Sunday, May 11, 2008

Massive Bank Losses And Write Downs Drag Risk Appetite And Carry Lower

The high end of the yield curve has taken a significant hit over the past week; and carry trades have suffered the consequences. The DailyFX Carry Trade Index sunk $298 dollars since last Friday after failing to over take a descending trendline that has been directing the basket since risk appetite was tripped up by the subprime meltdown last summer. In turn, a breakdown in USDJPY and other yen crosses has weighed on risk reversals, which show a greater demand for puts. However, during this reversal, the outlook for a BoJ hike over the coming year has eased and volatility cooled, suggesting this will be a more orderly (and perhaps short-lived) carry unwind.

US Dollar Consolidates As Oil Tops $126

The US dollar was mixed as raging oil prices above $126/bbl pressed on investors, but led the Canadian dollar to pick up the biggest gains. The Australian and New Zealand dollar however, depreciated the most against the US dollar, sparked by a rise in risk aversion. On the other side of the spectrum, the low yielding Swiss franc and Yen continued to climb against the greenback as the pairs traded at 1.041 and 102.9, respectively. Mixed sentiment for the European currencies sway the British pound to inch lower to 1.952, while the Euro picked up to trade in the 1.548 range.

On the economic front, the Canadian Net Change in Employment index held up for the fourth consecutive month as it rose to 19.2K from 14.6K, with the International Merchandise Trade index adding to the mix as the surplus widened to C$5.5M from C$4.8M due to a surge in energy exports. Looking at the US, the trade deficit narrowed to $-58.2B from $-62.3B as imports declined to a six year low, but did not help the US dollar as exports dipped for the first time is seven years.

The stock markets landed in troubled waters as AIG posted a $7.8B loss, with Citigroup heightening bearish sentiment as they plan to sell $500B in assets. As a result, the DJIA fell 120.90 points to 12,745.88 points, with 24 of the 30 components declining. The broader S&P500 dipped 9.40 points to hold off at 1,388.28 points, with 208 stocks falling to a new 52 week low.

Increased volatility in the stock markets has improved the appeal of US Treasuries, and spurred demands for long-term bonds as the financial markets continue to face downside risks. As a result, the benchmark 10-Year yield fell to 3.775 percent from 3.782, while the 2-Year yield rose to 2.247 percent from 2.227 percent.

Looking ahead, we expect limited event risk for the US dollar on Monday as the Monthly Budget Statement is the only scheduled release for the US, but expect to see increased volatility in the British pound as the Producer Price Index and the Trade report is due out for release at 8:30 GMT.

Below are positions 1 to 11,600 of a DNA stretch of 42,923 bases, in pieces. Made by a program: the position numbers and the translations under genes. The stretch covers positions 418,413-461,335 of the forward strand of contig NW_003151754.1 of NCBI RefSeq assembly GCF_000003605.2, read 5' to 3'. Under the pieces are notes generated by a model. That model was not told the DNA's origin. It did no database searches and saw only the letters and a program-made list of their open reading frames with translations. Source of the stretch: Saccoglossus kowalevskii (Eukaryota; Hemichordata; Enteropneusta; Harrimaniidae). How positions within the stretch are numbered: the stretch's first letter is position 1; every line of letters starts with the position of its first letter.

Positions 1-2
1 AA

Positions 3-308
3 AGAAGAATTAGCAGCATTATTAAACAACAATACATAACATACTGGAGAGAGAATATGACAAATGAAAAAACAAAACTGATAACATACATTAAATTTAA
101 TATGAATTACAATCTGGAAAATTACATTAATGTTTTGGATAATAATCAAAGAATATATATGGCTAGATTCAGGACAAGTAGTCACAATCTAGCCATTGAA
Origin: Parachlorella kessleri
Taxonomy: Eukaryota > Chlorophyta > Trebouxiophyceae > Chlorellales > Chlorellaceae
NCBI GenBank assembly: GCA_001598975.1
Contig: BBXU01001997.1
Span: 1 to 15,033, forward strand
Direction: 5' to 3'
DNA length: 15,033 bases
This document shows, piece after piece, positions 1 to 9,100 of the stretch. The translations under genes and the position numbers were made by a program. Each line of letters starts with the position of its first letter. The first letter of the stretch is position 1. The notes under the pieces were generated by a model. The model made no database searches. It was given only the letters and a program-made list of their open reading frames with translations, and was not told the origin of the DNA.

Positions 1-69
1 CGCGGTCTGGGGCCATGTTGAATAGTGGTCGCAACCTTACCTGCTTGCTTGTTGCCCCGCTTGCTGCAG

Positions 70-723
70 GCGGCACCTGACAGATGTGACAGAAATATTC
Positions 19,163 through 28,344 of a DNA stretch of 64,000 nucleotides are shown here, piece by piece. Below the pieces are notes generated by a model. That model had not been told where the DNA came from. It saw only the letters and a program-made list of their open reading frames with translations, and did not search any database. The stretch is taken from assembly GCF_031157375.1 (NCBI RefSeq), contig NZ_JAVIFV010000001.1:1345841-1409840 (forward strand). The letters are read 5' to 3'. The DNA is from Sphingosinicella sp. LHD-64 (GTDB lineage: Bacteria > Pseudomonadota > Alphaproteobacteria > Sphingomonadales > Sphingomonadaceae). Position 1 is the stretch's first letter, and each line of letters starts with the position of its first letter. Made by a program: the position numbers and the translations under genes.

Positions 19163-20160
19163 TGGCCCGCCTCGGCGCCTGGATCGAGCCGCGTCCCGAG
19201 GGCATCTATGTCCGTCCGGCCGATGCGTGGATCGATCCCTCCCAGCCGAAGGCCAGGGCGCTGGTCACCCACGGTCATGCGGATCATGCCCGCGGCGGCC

Japanese Yen Pairs Primed for Volatility, JPY May Gain Further

Implied volatility is one of the most tried and true methods for objectively measuring expected volatility in the spot market. Derived from currency options with different maturities, implied volatilities are used to help predict potential movements in the spot market and is one of the most popular strategies of systems traders and other professional hedge funds.

At its most fundamental, the basic and intuitive interpretation of this implied data is often the most telling for traders. Taken alone, a steady rise in the longer-term implied volatility (the red line) is indicative of a strengthening trend; while inversely, a decline often reveals that a period of range or consolidation in spot is ahead or already in place. Additionally, the histogram or spread between the shorter and longer-term implied volatilities (the blue colored bars) tells a different perspective. As the histogram rises, volatility is expected to pick up faster in the near future relative to the longer-term range. Ultimately, this increases the probability of a breakout scenario in the underlying currency.

Forex Video - USD/CAD Tumbles, How Will Inflation and GDP Numbers Impact Currencies Next Week?

Written by Terri Belkas and John Kicklighter, Currency Analysts

· Canadian employment data beats expectations, leads to Loonie rally.
· Heavy event risk looms next week - which indicators do you need to watch?

Stories to watch on DailyFX

· Heavy event risk looms next week - will Tuesday's US Retail Sales report be surprisingly strong?
· USD/CAD fell on Friday, but is the Canadian dollar ready to fall across the board?